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Net.digest summarizes helpful technical discussions on the HP 3000 Internet newsgroup and mailing list. Advice here is offered on a best-effort, Good Samaritan basis. Test these concepts for yourself before applying them to your HP 3000s.

Edited by John Burke

In September, net.digest traveled to the heart of Beautiful SE Pennsylvania (BSEPA), Philadelphia, for HP World 2000. As usual, HP World was a week of manic depression for me, full of both highs and lows. This month’s topics come from threads either directly or indirectly started by something that occurred at HP World.

First, some notes on the show’s keynote speakers. In her taped remarks prior to Ann Livermore’s keynote, Carly Fiorina, Grand High Exalted Ruler of Hewlett-Packard, had some very nice remarks about MPE and the HP e3000. Unfortunately, she has had numerous occasions to mention the HP e3000 and MPE/iX since the show, but appears to have reverted to past form. There she was, two days into HP World, espousing the same old “HP-UX, NT and Linux” mantra at the Superdome introduction in, not Philadelphia, but New York. I stood on the show floor at the HP booth watching this presentation on one of the many large screens set up for the purpose. Maybe it was my imagination, but I thought I heard an audible groan when she delivered the mantra, absent MPE.

A week later during her talk on HP’s “ Always-On Internet Infrastructure” vision at NETWORLD + INTEROP in Atlanta, it was the same thing: “therefore NT, HP-UX and Linux all receive mission-critical levels of support.”

I will say it again. It costs nothing but two seconds’ time to add MPE/iX to any recitation of strategic operating systems. Would it be so bad if an analyst or member of the press asked, “What’s this MPE/iX”? Think free marketing opportunity. This is constructive criticism, by the way, not whining (more on that later).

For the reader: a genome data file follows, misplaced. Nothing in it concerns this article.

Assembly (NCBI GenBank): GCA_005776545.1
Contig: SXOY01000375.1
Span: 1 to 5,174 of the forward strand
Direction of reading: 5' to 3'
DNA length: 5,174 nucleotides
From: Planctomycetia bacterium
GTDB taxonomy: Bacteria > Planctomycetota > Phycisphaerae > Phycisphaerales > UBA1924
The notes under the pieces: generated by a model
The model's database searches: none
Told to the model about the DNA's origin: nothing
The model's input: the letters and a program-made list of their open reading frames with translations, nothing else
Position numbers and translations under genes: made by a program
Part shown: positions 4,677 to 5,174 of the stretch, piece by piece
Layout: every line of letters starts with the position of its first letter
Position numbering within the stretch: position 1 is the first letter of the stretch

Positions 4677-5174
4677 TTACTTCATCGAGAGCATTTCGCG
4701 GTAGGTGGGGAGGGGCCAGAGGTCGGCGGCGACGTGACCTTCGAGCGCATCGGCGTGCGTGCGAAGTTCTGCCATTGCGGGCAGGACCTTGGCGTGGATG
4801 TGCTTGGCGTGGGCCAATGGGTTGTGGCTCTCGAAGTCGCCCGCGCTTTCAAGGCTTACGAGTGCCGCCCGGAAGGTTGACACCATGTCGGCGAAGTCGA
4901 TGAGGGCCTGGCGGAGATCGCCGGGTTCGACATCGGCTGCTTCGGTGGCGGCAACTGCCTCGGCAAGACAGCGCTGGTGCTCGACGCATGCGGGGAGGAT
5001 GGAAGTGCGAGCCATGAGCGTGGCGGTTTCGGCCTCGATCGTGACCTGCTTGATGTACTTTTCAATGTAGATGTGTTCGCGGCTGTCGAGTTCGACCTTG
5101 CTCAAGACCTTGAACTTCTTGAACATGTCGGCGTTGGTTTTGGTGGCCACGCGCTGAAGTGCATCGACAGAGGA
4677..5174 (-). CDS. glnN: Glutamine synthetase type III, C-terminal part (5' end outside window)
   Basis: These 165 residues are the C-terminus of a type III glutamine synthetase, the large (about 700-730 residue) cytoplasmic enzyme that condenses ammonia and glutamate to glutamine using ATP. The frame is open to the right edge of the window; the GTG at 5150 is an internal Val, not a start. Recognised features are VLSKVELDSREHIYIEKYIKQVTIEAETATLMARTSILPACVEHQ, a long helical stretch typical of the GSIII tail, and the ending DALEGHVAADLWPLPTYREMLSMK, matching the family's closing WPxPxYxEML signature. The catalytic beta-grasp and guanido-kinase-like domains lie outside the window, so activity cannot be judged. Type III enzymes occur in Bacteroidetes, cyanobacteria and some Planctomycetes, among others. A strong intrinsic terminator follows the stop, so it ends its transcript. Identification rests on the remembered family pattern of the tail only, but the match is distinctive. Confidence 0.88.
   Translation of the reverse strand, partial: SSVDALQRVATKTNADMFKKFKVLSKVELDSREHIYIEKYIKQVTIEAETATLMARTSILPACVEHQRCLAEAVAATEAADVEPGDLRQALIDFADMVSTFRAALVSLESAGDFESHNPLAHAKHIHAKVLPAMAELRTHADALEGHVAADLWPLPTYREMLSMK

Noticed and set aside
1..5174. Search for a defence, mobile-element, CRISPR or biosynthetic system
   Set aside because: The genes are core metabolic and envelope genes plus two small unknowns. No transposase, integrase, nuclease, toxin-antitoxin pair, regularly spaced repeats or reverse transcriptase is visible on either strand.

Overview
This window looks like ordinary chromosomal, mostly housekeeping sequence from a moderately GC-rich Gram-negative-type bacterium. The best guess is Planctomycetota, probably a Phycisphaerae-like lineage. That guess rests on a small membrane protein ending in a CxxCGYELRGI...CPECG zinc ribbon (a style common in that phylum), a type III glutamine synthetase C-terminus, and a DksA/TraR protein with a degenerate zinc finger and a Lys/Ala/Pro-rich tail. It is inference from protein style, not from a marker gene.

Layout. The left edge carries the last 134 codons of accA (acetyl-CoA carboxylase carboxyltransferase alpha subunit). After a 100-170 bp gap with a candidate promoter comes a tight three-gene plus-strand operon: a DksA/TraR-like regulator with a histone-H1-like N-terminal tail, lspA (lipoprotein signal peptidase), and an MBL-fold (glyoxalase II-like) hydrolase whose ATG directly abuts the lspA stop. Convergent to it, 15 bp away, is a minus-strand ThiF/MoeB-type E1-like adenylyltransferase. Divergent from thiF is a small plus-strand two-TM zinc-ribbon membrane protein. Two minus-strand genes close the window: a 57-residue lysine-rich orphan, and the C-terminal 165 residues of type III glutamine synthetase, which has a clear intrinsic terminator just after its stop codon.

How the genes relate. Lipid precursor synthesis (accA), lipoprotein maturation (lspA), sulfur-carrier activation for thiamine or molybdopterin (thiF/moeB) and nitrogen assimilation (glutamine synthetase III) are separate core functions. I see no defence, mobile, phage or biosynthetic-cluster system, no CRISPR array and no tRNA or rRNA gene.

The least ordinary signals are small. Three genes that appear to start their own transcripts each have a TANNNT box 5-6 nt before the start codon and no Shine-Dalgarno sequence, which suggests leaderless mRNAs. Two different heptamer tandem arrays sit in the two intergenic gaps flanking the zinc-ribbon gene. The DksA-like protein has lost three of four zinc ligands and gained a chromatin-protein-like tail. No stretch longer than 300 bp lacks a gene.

Ann Livermore followed Carly Fiorina at HP World with her keynote and did just fine in her mentions of MPE until she ad libbed a little and, in my opinion, stubbed her toe. I admit that of the people I talked to afterwards, there was an even division about whether her comments were positive or negative. [See “HP top execs give 3000 airtime” in this month’s issue for full text of Livermore’s keynote comments.] I guess I’m just a sensitive kind of guy. (Okay, this is probably whining.)

Speaking of which, I’m going to give Donna Garverick of Long’s Drugs credit for bringing up the topic of whining, how it is counterproductive and a waste of energy, yet has been developed to a fine art on 3000-L. Others may have said similar things, but Donna, as Chair of SIGSYSMAN, made this a part of the SIG’s agenda. She led the group on a discussion of positive steps we can take to channel our energy productively to help ensure the continued success and viability of the HP e3000. Duane Percox of QSS has also written eloquently and responsibly on 3000-L about ways to partner with CSY and has also spoken out against wasteful whining.

As always, I would like to hear from readers of net.digest and Hidden Value. Even negative comments are welcome. If you think I’m full of it or goofed, or a horse’s behind, let me know at john.burke@paccoast.com.

No whining here, just good business

Ted Ashton, in the last of several excellent commentaries on HP World 2000 that he posted to 3000-L, said this about the 3000 Roundtable:

“They got asked about Wall Street Journal advertising. A good laugh was had when Christine Martino from Marketing asked, ‘do you know how much a Wall Street Journal ad costs?’ [A full report on the roundtable will appear in the November 3000 NewsWire.]

Ashton continued, “The upshot was that CSY does not feel the return from an ‘awareness’ campaign is very much compared to the return from campaigns aimed at actually getting boxes into businesses. Christine said that new businesses are bringing up 3000s every month. If only we could know about it! The big push is vertical markets and evidently that’s been pretty successful. I think that 3000 survival may well depend on its ceasing to be sold as other operating systems are, by name, but rather as the core of solutions. Neil Harvey, could you give us a quick summary how you succeeded in no longer having to defend the platform?”

Harvey, of 3000 channel partner Neil Harvey Associates in South Africa, had commented earlier on the list that his company had moved away from trying to defend the 3000 platform and instead was concentrating on selling solutions, not the OS.]

Neil replied to Ashton’s question as follows (I’m quoting him in full because this is a great example of how an ISV can approach “selling” the HP e3000):